Workplace Violence: Not In My Company . . .WRONG!

What happened on that terrible Friday, the 13th day of January 2012, clearly illustrates that an act of workplace violence can happen anywhere and at anytime.

According to authorities, a 50 year-old employee of a rural lumber company in North Carolina entered his employer’s warehouse, approached specific co-workers and opened fire with a 12-gauge shotgun.   The aftermath left three people dead and a fourth worker fighting for his life.  After the shooting, the alleged perpetrator fled to his home and apparently shot himself with a handgun. It was reported that after being rushed to a hospital, the alleged shooter died.

According to the county’s Sheriff, the contents of a rambling six-page letter found at the home of the alleged shooter indicated that he “felt that he was being picked on or harassed at work.”  The Sheriff also indicated that the letter recounted instances where a language barrier between English-speaking and Hispanic coworkers may have played a critical role in the shooting. 

Conflict Is Unavoidable, Violence Is Not
According to the Bureau of Labor Statistics (BLS), more than 3,000 people died from workplace homicide between 2006 and 2010 and the primary situations leading to those homicides were conflicts between individuals who knew each other.  Hayes International’s team has learned a number of warning signs that may signal that a coworker is likely to commit an act of targeted violence such as the January 2012 incident described above. We have also learned that all workplaces are at risk for this type of violence. Unfortunately, our experiences indicate that some employers are even at greater risk simply because they failed to include two of the more critical anti-violence safeguards in their organization’s prevention program. Those two most strategies are:

1) Background checks. We are strong proponents of that age-old theory, “the best predictor of future behavior is past behavior”. Therefore, the very first step in any anti-violence program should begin at the point of hire. A comprehensive background screening program can readily identify applicants and employees who have and history of unacceptable behavior. This type of  background check should include not only local and national criminal data resources, drug testing, required educational and license verifications, but also a five-year check of previous employment, as well. Furthermore, to promote a greater level of safety and security for employees and customers, it is vital to conduct regular screening of your extended work force including repair and service personnel, construction workers, food service workers and virtually every non-employee that is interacting with your personnel and customers. In addition, consideration should also be given to re-screening  current employees and your extended workforce on an annual basis.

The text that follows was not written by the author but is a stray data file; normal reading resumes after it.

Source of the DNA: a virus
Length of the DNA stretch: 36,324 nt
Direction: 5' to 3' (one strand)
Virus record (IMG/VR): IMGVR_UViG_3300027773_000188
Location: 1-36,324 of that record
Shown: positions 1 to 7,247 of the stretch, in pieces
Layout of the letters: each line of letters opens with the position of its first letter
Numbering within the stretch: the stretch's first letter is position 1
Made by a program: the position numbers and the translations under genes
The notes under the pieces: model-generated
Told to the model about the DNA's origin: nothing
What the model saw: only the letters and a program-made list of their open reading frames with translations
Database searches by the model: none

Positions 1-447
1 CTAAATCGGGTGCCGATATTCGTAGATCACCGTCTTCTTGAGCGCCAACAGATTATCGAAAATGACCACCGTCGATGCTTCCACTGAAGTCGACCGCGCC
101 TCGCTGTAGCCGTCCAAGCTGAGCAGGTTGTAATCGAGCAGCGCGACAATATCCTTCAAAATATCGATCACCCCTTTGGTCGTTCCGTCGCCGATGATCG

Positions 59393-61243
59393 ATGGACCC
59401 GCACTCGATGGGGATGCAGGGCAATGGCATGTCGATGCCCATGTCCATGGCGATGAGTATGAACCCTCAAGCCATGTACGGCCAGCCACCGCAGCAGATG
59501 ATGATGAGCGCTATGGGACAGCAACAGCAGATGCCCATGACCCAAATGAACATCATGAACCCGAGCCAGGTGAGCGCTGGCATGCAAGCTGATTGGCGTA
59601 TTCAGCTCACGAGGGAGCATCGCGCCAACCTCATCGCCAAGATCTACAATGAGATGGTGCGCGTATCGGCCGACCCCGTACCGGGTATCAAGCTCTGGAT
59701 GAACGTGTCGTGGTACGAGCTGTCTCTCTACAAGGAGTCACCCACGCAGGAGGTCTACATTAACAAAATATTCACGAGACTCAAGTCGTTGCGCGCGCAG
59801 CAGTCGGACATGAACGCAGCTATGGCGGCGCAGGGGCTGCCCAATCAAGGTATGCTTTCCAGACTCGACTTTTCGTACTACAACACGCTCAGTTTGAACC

2) Conflict resolution.  As the above lumber company’s horrific situation appears to reveal, issues of harassment and discrimination (both real and perceived) must be stopped before they have opportunity to manifest into a violent act. It is critical that both management and employees be well-trained in what actions that each should take when a threatening act is either suspected or observed.

Employees should be required to report all threats or assaults to management. They should also be briefed on procedures for requesting police assistance and/or in the process of filing appropriate criminal charges, and help provided where necessary.

Supervisory personnel should be trained in conflict resolution and understand how to apply the skills necessary to defuse a threatening or hostile situation prior to it getting out of hand. 

OSHA Recommendations

In a recent directive entitled Enforcement Procedures for Investigating or Inspecting Workplace Violence Incidents (CPL 02-01-052, September 8, 2011), OSHA outlined seven important steps that employers can take to minimize the risk of violence in the  workplace. Check out:

www.osha.gov/SLTC/workplaceviolence/    $


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